2010 was a season to remember for many individual Rockies players. The highlights were the breakouts of Carlos Gonzalez and Ubaldo Jimenez, who finished 3rd in their respective "best of" award voting. Gonzalez and Troy Tulowitzki also won their first Silver Slugger and Gold Glove awards. Ubaldo threw the first no-hitter in franchise history, and was the NL Starting Pitcher in the All-Star Game. Tulowitzki had a September for the ages, chasing Babe Ruth's single-month HR total. Matt Belisle established himself as a top-flight reliever in the NL. After a brief cameo in 2009, Jhoulys Chacin burst onto the scene by setting the 3rd lowest ERA in franchise history. Rafael Betancourt, in his age-35 season, also set near-historic marks for efficiency in the form of a strikeout-to-walk ratio (K/BB), marks that have been topped by only Dennis Eckersley, Mariano Rivera, and strangely enough, Edward Mujica of the San Diego Padres in 2010.
Despite many individual successes, 2010 ultimately was a season of disappointment for the entire team. Tulowitzki had his wrist broken during interleague play, and while the team stayed afloat, it was clearly costly to lose the franchise centerpiece for a month of the season. Dexter Fowler and Chris Iannetta were both sent to AAA Colorado Springs to attempt to fix their ailing swings (Iannetta finished below the Mendoza line). The Rockies finished their 2010 campaign with an 8-game losing streak, capped in Game 161 when the team failed to get Jimenez his coveted 20th win in his breakout season. Inconsistencies and injuries forced the team to cut ties with longtime Rockies Brad Hawpe (SDP), Jeff Francis (KCR), Manuel Corpas (FA), and Clint Barmes (HOU).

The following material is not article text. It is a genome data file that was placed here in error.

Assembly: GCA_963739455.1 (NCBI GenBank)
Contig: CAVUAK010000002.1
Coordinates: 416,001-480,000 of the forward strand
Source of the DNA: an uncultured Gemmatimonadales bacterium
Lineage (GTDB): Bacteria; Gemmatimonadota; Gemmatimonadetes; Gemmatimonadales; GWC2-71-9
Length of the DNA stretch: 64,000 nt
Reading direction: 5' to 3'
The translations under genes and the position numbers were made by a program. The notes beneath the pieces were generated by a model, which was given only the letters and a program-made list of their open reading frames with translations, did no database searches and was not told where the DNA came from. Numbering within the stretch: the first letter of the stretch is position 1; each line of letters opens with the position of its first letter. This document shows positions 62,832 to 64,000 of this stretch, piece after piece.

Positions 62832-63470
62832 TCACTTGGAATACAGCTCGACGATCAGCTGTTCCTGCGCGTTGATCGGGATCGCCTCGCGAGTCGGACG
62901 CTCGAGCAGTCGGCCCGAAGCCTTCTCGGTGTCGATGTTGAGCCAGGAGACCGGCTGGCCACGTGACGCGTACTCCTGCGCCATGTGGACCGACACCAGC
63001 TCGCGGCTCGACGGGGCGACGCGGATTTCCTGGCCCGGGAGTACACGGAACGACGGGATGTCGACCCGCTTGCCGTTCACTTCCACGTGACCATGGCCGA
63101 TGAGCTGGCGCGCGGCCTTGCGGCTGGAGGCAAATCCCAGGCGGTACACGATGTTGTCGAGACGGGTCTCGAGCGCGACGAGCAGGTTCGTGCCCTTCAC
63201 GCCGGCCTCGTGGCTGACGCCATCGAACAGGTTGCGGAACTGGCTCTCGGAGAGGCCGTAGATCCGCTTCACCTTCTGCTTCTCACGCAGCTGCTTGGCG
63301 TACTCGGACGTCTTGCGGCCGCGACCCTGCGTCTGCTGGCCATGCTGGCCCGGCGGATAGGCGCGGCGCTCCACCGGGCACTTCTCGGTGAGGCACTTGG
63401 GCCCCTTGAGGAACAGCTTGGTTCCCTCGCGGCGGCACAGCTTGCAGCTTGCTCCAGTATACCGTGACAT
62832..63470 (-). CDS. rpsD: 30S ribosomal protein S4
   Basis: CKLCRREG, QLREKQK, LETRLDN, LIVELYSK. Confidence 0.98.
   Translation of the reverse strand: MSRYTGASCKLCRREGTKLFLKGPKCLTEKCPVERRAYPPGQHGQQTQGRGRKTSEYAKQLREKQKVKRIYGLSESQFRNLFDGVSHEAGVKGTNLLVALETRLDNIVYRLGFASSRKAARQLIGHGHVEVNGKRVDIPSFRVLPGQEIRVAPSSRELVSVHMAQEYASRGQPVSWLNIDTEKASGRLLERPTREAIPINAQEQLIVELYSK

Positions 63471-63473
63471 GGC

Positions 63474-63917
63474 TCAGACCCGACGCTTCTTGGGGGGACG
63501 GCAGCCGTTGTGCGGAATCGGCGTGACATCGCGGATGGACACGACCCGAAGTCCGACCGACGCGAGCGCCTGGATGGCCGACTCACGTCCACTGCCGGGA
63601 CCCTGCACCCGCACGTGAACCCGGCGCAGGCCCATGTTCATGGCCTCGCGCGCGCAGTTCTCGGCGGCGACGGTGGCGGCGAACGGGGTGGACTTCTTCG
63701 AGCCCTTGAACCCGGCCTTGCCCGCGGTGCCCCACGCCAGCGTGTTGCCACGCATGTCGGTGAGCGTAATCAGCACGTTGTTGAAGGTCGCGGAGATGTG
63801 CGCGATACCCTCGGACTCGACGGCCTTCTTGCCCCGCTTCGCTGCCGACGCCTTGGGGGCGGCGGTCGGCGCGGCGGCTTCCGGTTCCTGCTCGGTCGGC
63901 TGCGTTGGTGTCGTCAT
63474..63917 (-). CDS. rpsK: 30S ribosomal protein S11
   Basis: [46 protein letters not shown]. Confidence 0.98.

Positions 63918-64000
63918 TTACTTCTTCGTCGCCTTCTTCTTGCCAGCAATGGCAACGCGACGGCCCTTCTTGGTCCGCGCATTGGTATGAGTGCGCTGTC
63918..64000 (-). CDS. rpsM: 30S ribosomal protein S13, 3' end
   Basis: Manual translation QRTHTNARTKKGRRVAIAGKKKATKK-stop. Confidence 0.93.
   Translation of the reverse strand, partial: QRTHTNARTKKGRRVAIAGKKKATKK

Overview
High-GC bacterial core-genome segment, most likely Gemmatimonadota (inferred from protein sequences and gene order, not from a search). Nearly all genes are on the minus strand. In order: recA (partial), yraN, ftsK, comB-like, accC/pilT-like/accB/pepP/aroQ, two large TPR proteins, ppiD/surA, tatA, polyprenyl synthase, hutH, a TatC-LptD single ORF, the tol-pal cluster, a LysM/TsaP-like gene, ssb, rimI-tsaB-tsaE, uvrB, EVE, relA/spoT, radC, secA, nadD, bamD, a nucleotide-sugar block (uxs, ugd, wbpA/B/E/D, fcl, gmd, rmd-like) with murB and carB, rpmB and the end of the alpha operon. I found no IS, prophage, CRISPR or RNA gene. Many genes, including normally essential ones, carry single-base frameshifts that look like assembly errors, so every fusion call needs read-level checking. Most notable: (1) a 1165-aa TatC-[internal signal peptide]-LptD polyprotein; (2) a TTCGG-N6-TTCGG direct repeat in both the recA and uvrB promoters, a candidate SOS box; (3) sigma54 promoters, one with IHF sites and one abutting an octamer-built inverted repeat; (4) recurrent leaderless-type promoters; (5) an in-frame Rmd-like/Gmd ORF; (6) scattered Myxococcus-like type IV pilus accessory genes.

The 2010-2011 offseason proved to be an exciting one for the Rockies, however, as Troy Tulowitzki signed what will likely amount to a lifetime extension. Carlos Gonzalez followed suit, signing an unprecendented (at least for a Scott Boras client) extension for the next 7 years. Jorge De La Rosa, citing positive experiences with the Rockies, signed a 2-year extension with options that can add up to a total of 4 years, despite having guaranteed 3-year offers on the table.
The team made it clear that they recognized their deficiencies, in the forms of road batting and struggles against left-handed pitching. To rectify these situations, they went after 2B Jose Lopez in trade and UTIL Ty Wigginton in free agency. To lessen the load on the bullpen, the Rockies traded for part-time closer Matt Lindstrom.
All in all, it wasn't a very flashy offseason, at least in terms of new acquisitions. The organization has made it clear that win or lose, they're going to stick with their players.
1. Ubaldo Jimenez
It's hard to follow up a season where you post a 2.88 ERA, going 19-8, and break the single-season strikeout record for your club. But Ubaldo is still learning how to really harness his gifts and PITCH, rather than just throwing. One might say he's already there, but it's really hard to try and cap a pitcher with as much potential as Jimenez. Expect 100mph of fastball being crammed down your throat.
2. Jorge De La Rosa
At times, he's maddeningly inconsistent, but since he's joined the Rockies, DLR has learned to rein in his temper and maintain composure and performance even when the balls aren't finding gloves. An unappreciated power lefty, DLR is looking to build on his 4.22 ERA in 2010 and really stand out as a solid #2 pitcher in the NL. Expect high strikeout numbers with high-ish walk numbers to go with them.
3. Jhoulys Chacin
With a changeup that's been likened to Johan Santana's, Chacin made his 2010 debut to the tune of a 3.28 ERA over 21 starts (and 7 relief appearances). Given a strikeout and walk rate higher than we'd expect from his minor league numbers, 2011 might be a growing year for Chacin. With the tutelage of Bob Apodaca though, The Machine is going to develop into, as Jim Tracy puts it, a very special pitcher. Expect groundballs and above average strikeout numbers - and whirring and clicking, if his nickname is to be believed.
4. Jason Hammel